Final thoughts

The effectiveness of domain forwarding as part of a SEO strategy is not an entirely settled issue.

Some experts claim some benefit can be gleaned from the technique when used cautiously and ethically.

A strong use case is if your company acquires or merges with another business. Forwarding the domain of the other company to your own provides moderate SEO benefits and passes relevant traffic to the right location.

Google’s official stance is that the practice no longer meaningfully works for SEO purposes. As such, we would recommend not pursuing domain forwarding as a major SEO tactic.

Scouring the web for “high authority” expired domains to snap up and quickly 301 is a practice best left in the past and, should things take a negative turn, you will waste time, money and even damaged the reputation of your website.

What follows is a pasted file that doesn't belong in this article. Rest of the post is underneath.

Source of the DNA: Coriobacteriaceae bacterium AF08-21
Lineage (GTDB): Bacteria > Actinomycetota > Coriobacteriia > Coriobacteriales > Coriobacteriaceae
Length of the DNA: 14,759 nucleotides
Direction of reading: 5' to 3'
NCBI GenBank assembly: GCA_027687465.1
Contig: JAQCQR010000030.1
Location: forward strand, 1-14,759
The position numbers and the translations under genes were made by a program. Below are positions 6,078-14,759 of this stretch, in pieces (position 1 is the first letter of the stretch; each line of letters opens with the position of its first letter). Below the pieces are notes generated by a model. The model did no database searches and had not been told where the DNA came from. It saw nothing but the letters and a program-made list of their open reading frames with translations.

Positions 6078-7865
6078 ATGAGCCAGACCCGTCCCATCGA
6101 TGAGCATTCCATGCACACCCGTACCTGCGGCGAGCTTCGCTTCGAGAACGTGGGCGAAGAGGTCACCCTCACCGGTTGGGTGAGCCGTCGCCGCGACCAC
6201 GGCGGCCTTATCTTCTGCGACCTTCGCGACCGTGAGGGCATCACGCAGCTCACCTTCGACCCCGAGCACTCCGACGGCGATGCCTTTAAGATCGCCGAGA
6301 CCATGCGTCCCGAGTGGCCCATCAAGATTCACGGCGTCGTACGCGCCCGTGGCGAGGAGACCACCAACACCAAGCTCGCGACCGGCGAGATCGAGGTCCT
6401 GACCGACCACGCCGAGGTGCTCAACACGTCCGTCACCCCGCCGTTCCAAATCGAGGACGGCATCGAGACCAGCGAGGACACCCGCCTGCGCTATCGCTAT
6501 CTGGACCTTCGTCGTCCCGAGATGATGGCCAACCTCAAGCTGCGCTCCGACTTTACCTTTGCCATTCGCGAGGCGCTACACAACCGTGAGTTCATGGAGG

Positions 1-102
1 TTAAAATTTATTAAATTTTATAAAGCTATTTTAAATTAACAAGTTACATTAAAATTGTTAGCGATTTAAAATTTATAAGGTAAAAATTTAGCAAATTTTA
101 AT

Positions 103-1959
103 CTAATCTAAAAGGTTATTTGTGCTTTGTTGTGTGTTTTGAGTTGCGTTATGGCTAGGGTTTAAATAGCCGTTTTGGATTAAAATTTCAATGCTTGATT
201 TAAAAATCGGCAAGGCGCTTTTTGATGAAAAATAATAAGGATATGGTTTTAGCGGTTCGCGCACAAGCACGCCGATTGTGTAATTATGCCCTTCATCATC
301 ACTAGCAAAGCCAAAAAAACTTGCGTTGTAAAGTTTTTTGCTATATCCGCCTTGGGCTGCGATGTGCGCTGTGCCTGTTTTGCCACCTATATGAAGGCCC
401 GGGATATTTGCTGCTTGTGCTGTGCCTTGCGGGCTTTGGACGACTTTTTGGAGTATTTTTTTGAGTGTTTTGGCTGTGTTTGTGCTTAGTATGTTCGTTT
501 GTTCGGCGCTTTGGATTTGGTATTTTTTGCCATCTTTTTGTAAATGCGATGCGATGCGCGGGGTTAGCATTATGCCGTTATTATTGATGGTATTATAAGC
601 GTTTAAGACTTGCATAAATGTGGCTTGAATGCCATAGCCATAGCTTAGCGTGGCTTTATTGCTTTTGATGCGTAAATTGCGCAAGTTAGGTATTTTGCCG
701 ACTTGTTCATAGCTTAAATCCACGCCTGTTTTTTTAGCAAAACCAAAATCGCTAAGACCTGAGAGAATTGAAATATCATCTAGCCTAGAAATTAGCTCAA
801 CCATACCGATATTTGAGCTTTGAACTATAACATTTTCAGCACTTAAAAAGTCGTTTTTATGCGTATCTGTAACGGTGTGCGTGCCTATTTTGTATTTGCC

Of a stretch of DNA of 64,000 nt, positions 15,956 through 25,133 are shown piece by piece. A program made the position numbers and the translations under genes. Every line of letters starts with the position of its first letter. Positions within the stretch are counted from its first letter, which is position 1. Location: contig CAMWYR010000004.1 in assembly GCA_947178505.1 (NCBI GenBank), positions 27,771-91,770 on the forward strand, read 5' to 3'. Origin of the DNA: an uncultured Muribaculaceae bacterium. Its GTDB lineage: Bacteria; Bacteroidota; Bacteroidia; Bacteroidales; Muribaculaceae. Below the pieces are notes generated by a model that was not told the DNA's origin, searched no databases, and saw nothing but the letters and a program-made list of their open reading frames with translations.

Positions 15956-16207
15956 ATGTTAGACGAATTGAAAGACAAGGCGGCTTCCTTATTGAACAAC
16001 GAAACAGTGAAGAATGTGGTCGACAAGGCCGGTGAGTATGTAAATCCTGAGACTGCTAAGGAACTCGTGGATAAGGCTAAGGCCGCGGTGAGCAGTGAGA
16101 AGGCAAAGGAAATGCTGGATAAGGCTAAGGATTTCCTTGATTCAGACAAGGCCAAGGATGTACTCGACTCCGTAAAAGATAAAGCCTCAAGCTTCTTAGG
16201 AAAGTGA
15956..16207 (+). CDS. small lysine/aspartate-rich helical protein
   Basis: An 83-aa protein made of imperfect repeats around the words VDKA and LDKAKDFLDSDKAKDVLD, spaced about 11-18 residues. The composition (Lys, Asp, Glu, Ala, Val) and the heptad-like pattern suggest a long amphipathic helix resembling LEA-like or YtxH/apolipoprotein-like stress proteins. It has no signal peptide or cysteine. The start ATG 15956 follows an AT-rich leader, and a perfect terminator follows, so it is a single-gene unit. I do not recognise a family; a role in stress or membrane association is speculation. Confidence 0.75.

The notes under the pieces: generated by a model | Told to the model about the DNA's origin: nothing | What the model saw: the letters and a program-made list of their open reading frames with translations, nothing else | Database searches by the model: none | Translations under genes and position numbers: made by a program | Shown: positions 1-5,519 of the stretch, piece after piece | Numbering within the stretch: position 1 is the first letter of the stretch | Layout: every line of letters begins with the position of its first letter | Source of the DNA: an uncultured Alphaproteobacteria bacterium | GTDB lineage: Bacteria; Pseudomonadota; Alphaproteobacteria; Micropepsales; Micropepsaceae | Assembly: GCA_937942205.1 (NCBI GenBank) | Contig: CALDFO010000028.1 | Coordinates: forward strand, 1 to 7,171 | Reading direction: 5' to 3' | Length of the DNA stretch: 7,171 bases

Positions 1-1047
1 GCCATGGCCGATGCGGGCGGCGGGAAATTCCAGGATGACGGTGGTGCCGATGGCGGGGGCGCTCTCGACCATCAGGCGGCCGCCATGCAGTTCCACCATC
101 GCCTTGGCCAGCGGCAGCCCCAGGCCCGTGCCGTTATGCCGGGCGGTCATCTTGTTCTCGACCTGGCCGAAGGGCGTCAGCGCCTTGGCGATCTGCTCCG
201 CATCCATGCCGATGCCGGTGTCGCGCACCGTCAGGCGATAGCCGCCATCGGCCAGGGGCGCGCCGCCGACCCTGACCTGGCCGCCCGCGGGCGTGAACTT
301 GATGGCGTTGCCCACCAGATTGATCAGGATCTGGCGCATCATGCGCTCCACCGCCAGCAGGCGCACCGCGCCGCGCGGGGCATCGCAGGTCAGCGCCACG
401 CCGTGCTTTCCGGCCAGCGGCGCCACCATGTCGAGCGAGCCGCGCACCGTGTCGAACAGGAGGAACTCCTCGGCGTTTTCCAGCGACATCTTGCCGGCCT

Would you still forward domains specifically for SEO in 2024? Or is it not worth the risk for your operations? Let us know your thoughts and experiences in the comments below.

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  • Gary Illyes stresses the importance of adhering to Google’s guidelines for website ranking, which prioritize factors such as high-quality content, relevance, and authority. This framework is often referred to as EEAT, standing for Experience, Expertise, Authority, and Trust. In the past, people used to manipulate search engine rankings by purchasing expired domains and redirecting them to their websites. However, this tactic has become less effective due to Google’s implementation of various algorithms aimed at assessing content relevancy and usefulness.

    Nevertheless, there are still scenarios where leveraging an expired domain could yield benefits. If the expired domain possesses high relevance, quality backlinks, and a strong reputation, it may still hold value.

    On the other side, if a reputable brand or business transitions to a new domain, Google may recognize the significance of the expired domain’s links and authority. In such cases, Google may consider the historical relevance and authority of the expired domain, potentially benefiting the new website’s SEO performance. That’s one reason why redirecting expired domains can’t be ignored.